It’s no secret that a large chunk of the public are fed up with their nine-to-fives.
That being said, the rise of digital nomads and freelancers is telling in terms of just how easy it is to make money online and drift away from the traditional office grind. Considering that just about anyone can come up with a money-making blog in mere minutes, it’s incredibly tempting to take the leap into the freelance lifestyle.
However, taking that leap is easier said than done. When traditional work is all you know, it’s difficult to walk away from financial security and added bonuses such as healthcare coverage.
Yet the productivity and happiness of digital nomads is impossible to deny. Whether you’re thinking of taking the leap yourself or simply want to make sure you have everything in order to start your own business online, consider the following four steps as essential to making a smooth transition out of the daily grind.
Have a Nest Egg
The biggest mistake that first-time freelancers and digital nomads make is not having a nest egg. In order to effectively start your own business or work remotely, you simply can’t afford to put yourself in “feast or famine” mode. In other words, don’t put yourself in a position where you’ll be in financial ruin or are forced to work for peanuts to stay afloat.
Hving a nest egg saved up from your current gig will give you peace of mind when it comes to finding opportunities for higher-paying clients instead of settling for the bottom of the barrel. Likewise, you can avoid stressing out if you have a slow week or one of your regular clients ends up going ghost on you. The more you have saved up, the more freedom you allow yourself to grow.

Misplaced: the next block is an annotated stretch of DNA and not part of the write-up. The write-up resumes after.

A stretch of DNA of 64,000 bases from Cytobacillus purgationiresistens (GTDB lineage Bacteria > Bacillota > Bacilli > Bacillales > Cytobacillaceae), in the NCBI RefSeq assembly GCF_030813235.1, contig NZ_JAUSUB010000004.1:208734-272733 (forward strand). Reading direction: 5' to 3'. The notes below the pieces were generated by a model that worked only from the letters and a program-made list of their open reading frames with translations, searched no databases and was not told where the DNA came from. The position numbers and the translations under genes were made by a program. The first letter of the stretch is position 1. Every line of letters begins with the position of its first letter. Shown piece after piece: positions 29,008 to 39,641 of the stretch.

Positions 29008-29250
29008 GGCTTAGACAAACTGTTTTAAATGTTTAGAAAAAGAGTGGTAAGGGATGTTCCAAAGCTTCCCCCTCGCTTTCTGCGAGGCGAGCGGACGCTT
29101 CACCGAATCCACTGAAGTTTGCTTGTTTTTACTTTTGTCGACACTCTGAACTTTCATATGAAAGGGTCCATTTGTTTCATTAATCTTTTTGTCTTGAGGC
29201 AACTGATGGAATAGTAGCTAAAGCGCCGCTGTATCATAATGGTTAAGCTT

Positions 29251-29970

Therefore, don’t leave your current job without having at least a few months’ expenses covered at the bare minimum. Ideally, someone else such as a spouse or family member can help support you as you get started, but certainly don’t rely on such relationships to prop you up for the long-term.
Don’t Burn Your Bridges
While it may be tempting to say “take this job and shove it,” burning your bridges when leaving your current gig is an absolute no-no. After all, you may need a reference from your colleagues down the line. Likewise, such relationships may help you network to find new freelance clients in the future or represent a back-up gig if things go sour.
Find a Mentor
Whether it’s a former colleague or a business mentor online, having someone to help you hash out your ideas and understand where to take your solo venture can help give you peace of mind. Especially when starting out, finding a mentor to provide tidbits of guidance can help you grow your business versus stagnating.
Never Stop Prospecting
Beyond not having a nest egg, another common mistake of freelancers and digital nomads is the belief that one or two clients is enough. For better or worse, freelancers must constantly be prospecting for new work for the following reasons:
- By sticking to only one or two clients, consider how much your income is slashed if one of your current streams of revenue is suddenly cut off
- If you only stick to the same base of clients, it’s more difficult to raise rates for your services for the long-term
- Your skills may stagnate if you don’t work to diversify and evolve your client-base
Being your own boss and adopting the digital nomad lifestyle requires discipline. Thankfully, you can work for yourself granted you understand the realities of freelance work and the nature of such business. While it may not all be fun and games, it’s an incredibly rewarding lifestyle for those willing to take the leap.